Episode two of Guest Sessions was filmed back in the early Summer of 2018. Jim Wilson had teed everything up for the shoot perfectly and it ended with a film that would make even the most hardened carp anglers arm hairs stand on end. This is Jim's account of that trip that saw him land the fish of his dreams.
Back again with his monthly ramblings, Ian Chillcott discusses the importance of line, what he uses and how he uses it. He feels it is a subject not discussed as much as it should be as using the correct line will have a far higher impact on your catch results than what bivvy or bed chair you have.
Watching the water is the biggest edge in carp fishing and the more you watch the water the more likely you are to get a glimpse of something that will trigger you into an action that will result in a carp on the bank. Ian Chillcott is a staunch believer that fishing from an open fronted shelter will undoubtedly catch you more fish and in this piece he details his thought process behind that...
It can sometimes appear that hooks are not the most important part of the carp fishing equation anymore. Now, I’m not saying our bankside accommodation and comfort isn’t a major part of our angling, I thrive on the quality and performance of Fox’s temporary housing. If you feel good, you’re probably going to do good! However, I have always believed that no matter how good the shelter may be, the biggest thing that keeps me warm and makes me smile, is to hold a carp up for the cameras. And that is achieved by ensuring the one item of tackle no one ever sees, is thought more of than anything else we carry onto the banks. The problem, for a lot of people, is that this part of the jigsaw seems to get lost in the maelstrom of following fashion. Prioritise your tackle selection, and the first, most important part of our equipment, should be the hook.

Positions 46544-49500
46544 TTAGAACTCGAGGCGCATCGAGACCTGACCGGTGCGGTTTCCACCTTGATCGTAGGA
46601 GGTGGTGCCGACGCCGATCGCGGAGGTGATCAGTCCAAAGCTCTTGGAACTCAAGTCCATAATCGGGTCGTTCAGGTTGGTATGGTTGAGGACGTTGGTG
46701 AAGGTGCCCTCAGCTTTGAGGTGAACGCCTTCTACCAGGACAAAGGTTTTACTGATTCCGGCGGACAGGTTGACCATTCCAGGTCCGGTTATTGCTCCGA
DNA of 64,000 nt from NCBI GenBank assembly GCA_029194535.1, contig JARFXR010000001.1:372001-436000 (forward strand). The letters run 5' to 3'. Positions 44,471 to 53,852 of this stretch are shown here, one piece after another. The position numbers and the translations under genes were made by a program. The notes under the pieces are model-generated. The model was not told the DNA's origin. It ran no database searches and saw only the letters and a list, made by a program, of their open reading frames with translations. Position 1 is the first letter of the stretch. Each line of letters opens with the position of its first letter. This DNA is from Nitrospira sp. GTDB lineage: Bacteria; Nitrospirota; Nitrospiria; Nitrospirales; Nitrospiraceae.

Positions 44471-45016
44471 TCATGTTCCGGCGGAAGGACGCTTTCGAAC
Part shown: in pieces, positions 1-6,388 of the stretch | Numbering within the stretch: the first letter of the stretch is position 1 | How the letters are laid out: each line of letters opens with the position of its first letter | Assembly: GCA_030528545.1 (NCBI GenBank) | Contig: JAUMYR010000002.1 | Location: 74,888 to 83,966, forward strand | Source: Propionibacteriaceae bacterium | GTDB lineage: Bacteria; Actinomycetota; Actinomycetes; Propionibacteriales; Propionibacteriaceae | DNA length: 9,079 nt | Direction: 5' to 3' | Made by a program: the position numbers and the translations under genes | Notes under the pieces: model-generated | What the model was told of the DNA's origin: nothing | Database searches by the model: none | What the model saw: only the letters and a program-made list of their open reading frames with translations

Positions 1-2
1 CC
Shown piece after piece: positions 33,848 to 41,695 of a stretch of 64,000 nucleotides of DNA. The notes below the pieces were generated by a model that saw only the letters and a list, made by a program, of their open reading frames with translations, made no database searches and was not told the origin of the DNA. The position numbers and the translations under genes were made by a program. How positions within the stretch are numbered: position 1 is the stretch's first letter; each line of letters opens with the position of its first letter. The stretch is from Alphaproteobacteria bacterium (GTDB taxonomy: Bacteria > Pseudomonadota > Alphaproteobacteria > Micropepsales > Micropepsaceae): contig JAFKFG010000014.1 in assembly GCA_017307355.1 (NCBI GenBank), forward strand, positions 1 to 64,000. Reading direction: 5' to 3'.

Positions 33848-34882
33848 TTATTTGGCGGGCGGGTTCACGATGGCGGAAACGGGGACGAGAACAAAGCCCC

You can only catch what’s in front of you! In winter, there’s not a truer saying. Location in the colder conditions is THE most important factor in catching during the freezing temperatures.